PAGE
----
47 Killed in Burkina Faso Jihadist Attack

The Sahel country has been targeted by groups affiliated with the Islamic State group and Al-Qaeda.

Burkina Faso’s president declared three days of national mourning from Thursday after suspected jihadists killed 47 people, including 30 civilians, in an attack in the north of the country.

The attack was the latest bloodshed in an area plagued by Islamist violence.

The assault Wednesday near the town of Gorgadji also left 14 soldiers and three militia volunteers dead, the communications ministry said.

The soldiers and militia had been “guarding civilians setting off for Arbinda,” another town in northern Burkina.

In an ensuing gunbattle, security forces killed 58 “terrorists” and put the rest to flight, according to the government. Nineteen people were also wounded, it said.

“Rescue and relief operations are continuing,” it said.

The area is in the notorious “three-border” zone where Burkina Faso meets Mali and Niger, a focus of the jihadist violence that plagues the wider Sahel region of west Africa.

It was the third major attack on Burkinabe soldiers in the past two weeks, including one on August 4 near the Niger border which killed 30 people, including 11 civilians.

President Roch Marc Christian Kabore declared three days of national mourning from Thursday for the victims of the latest attack, according to an official decree.

Flags would be flown at half-mast from public buildings and festivities banned during the period, it said.

Burkina Faso, a poor country in the arid sub-Saharan Sahel region, has since 2015 been battling increasingly frequent and deadly attacks by jihadist groups affiliated with the Islamic State group and Al-Qaeda.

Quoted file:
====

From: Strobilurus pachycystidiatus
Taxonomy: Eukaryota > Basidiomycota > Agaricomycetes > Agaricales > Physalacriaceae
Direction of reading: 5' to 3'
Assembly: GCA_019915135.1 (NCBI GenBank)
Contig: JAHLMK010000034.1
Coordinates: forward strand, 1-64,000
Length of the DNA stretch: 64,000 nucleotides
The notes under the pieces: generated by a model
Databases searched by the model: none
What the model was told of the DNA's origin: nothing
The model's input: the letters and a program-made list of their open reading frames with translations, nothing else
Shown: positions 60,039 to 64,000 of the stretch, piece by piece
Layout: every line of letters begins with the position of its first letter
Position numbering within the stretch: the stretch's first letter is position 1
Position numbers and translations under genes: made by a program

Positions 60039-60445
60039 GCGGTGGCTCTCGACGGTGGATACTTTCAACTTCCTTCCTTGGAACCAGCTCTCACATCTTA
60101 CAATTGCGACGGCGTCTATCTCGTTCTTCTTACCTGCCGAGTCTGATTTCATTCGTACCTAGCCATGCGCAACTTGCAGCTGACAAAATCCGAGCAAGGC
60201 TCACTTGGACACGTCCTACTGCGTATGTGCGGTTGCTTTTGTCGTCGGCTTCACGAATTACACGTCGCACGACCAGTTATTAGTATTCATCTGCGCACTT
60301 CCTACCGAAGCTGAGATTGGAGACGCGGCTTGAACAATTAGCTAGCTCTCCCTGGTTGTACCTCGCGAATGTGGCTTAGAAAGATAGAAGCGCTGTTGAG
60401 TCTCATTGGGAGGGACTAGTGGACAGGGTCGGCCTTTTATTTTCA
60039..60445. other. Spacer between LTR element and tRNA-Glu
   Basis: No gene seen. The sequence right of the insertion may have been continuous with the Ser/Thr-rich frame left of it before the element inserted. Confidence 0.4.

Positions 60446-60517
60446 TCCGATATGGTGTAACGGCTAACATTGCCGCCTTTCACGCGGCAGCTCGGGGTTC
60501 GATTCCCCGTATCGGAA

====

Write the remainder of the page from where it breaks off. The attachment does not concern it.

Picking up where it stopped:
On June 4-5, gunmen killed at least 132 people, including children, in the northeast village of Solhan, Burkina’s deadliest attack in the history of the insurgency.

Raids and ambushes have been concentrated in the north and east close to the borders with Mali and Niger, both of which have also faced deadly violence by jihadists.

These attacks along with inter-communal violence have left more than 1,400 people dead and forced 1.3 million to flee their homes, according to official estimates.

Along with central Mali, the vast, arid “three-border” region straddling Niger, Mali, and Burkina Faso has become the worst-hit area in the jihadists’ Sahel campaign.

Militants linked to Al-Qaeda emerged in northern Mali in 2012, prompting French military intervention. After being scattered, the jihadists regrouped and spread to neighboring countries.

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